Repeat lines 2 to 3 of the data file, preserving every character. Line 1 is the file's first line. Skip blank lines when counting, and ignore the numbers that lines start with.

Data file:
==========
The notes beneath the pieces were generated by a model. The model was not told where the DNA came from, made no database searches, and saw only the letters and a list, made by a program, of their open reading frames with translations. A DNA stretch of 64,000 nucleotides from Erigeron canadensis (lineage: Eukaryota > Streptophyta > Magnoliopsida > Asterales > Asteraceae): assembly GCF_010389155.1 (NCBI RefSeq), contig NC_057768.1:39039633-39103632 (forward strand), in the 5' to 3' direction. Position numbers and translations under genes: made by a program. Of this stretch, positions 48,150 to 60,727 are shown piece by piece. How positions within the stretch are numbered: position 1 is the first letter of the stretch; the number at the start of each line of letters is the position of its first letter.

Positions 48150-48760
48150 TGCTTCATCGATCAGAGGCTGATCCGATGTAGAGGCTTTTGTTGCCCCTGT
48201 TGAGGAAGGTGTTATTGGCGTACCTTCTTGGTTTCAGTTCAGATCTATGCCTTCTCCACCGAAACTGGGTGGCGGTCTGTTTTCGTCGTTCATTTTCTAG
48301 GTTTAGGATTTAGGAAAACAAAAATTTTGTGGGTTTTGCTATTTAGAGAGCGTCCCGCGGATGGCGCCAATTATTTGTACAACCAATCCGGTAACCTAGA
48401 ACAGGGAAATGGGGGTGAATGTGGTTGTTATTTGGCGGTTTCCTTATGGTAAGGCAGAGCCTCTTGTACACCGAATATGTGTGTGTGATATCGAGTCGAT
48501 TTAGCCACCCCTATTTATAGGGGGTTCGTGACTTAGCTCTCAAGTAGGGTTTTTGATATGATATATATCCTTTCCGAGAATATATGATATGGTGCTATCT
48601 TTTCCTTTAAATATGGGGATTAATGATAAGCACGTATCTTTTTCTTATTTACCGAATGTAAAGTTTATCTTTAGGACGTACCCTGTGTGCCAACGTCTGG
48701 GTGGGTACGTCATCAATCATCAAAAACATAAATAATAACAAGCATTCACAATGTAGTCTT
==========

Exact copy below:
Positions 48150-48760
48150 TGCTTCATCGATCAGAGGCTGATCCGATGTAGAGGCTTTTGTTGCCCCTGT